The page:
Cleese named his character Archie Leach after movie star Cary Grant, who was born Archibald Leach. Though Cleese’s bumbling lawyer has little in common with the famously debonair Grant, Cleese explained that he chose the name because he and Grant shared a hometown, and because it was the closest he would ever get to “being Cary Grant.”

7. THE ORIGINAL ENDING WAS MUCH DARKER.

A Fish Called Wanda started off as a much darker comedy, but test audiences in America were apparently uncomfortable with the film’s cruelty, and lack of romantic payoff, so Crichton and his cast went in for a few re-shoots. In addition to softening Palin’s character a bit, they ended up re-shooting the film’s ending three times.

“We played the whole movie with this very sort of dark intent—it was a very black comedy—and of course, when they tested the movie in America, it tested very funny, except that people didn’t like that there was no real love story,” Curtis said, further explaining:

“The original ending of the movie was much darker. The costume designer and I had a really great time costuming this character, and in a department store in London on sale, we found a pair of shark shoes, and we bought them because we just thought, ‘Well, she’s just a shark.’ And we wore them in that last scene, and literally the last shot of the movie was going down my leg and freeze framing on the shark shoe. And right then, you knew she was going to take him for everything. The minute they got off the plane, she was going to bop him on the head, take the stuff, and leave.”

8. CLEESE CUT A BIG CHUNK OF THE CATHCART TOWERS SCENE.

In addition to changing the ending, Cleese cut several minutes from the film’s penultimate scene, in which Archie tries to get the stuttering Ken (Palin) to telling him where Wanda, Otto, and the diamonds are. Ken, whose stutter gets worse under pressure, can’t seem to utter the two words “Cathcart Towers.”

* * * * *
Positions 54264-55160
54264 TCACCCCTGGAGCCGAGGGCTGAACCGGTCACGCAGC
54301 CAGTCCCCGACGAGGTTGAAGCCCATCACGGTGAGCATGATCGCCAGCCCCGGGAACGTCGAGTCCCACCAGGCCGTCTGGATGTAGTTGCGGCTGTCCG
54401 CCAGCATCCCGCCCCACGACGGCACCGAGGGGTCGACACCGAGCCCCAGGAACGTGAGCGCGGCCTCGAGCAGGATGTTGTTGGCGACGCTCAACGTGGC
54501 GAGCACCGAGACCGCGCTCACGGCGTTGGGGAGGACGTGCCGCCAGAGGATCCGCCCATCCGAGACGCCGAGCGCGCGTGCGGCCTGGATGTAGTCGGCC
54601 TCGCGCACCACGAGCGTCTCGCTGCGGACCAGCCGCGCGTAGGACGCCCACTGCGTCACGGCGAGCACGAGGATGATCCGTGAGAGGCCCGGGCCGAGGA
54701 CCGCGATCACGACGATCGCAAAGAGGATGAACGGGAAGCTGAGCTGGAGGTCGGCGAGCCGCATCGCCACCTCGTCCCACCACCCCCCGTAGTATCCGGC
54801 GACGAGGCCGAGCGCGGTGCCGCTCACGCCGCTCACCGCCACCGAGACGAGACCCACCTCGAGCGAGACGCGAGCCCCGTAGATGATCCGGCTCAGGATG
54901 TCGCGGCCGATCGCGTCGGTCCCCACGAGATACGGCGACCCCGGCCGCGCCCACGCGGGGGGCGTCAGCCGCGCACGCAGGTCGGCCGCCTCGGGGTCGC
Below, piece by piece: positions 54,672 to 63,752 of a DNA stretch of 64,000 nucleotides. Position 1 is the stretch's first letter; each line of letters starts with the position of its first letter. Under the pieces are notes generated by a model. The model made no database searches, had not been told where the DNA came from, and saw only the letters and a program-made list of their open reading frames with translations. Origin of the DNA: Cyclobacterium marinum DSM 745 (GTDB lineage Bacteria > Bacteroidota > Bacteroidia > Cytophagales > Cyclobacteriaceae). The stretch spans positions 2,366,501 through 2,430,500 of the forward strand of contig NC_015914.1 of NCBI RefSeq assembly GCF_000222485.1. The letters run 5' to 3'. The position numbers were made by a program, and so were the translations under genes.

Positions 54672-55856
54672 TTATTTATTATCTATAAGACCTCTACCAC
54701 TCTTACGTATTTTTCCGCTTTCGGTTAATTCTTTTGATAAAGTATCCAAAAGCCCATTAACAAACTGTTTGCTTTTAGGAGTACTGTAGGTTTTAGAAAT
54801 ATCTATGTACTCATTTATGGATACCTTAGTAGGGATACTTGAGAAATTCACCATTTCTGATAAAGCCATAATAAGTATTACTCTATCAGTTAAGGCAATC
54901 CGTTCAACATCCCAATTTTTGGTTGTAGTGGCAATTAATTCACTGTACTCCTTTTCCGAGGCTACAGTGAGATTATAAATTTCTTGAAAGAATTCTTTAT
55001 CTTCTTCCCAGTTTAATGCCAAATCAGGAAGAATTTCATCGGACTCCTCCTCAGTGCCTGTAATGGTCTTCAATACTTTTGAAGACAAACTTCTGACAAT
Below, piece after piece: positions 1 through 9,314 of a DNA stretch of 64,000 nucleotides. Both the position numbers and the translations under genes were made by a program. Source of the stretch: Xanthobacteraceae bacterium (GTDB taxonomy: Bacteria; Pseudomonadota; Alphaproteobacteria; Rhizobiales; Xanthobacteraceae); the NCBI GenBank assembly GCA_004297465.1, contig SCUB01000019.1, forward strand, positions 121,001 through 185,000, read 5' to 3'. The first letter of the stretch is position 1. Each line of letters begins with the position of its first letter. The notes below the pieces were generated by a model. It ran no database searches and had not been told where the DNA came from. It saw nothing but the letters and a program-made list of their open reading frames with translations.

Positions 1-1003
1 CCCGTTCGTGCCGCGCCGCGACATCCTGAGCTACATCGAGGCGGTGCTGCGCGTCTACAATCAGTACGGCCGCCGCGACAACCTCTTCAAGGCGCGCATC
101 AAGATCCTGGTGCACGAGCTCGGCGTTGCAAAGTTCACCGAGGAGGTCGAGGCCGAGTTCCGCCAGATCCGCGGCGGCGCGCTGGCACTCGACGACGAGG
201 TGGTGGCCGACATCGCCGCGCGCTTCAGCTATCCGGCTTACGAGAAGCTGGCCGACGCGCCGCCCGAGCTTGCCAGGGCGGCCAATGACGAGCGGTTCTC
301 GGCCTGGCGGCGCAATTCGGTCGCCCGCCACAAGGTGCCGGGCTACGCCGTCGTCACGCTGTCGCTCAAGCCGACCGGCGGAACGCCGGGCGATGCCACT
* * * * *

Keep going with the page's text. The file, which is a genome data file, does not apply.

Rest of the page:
Initially, the scene was a Monty Python-esque series of increasingly absurd stunts—Ken attempting to sing the words (which remains in the final film), Archie trying to feed a tissue through a typewriter, Ken writing in toothpaste on a window—but Cleese worried the scene, which arrives at the climax of the film, was overly long and dragging the plot down, and so deleted most of it.

9. ONE AUDIENCE MEMBER LAUGHED HIMSELF TO DEATH.

Ole Bentzen, a Belgian audience member, was so tickled by the scene in which Ken has French fries stuck up his nose, that he actually laughed himself to death. The scene reminded him of a similar experience at a family dinner, in which his family had shoved cauliflower up their noses to great comic effect. He began laughing so hard, his heart rate escalated dangerously, causing a fatal heart attack.

10. IT WAS NOMINATED FOR THREE OSCARS.

Comedy movies rarely fare well at the Oscars, but A Fish Called Wanda was an exception. The film was nominated for three awards: for Best Original Screenplay (for Cleese and Crichton), Best Director, and Best Supporting Actor for Kevin Kline, who took home the statuette.

11. IT WAS THE TOP VIDEO RENTAL OF 1989.

A Fish Called Wanda beat a number of higher-budget blockbuster movies, including Die Hard (1988) and Coming to America (1988), as well as the Oscar-winning Rain Man (1988), to become the top video rental of 1989. Its success was due, in part, to an advertising partnership with Cadbury Schweppes, which plastered grocery stores for weeks with ads for the film.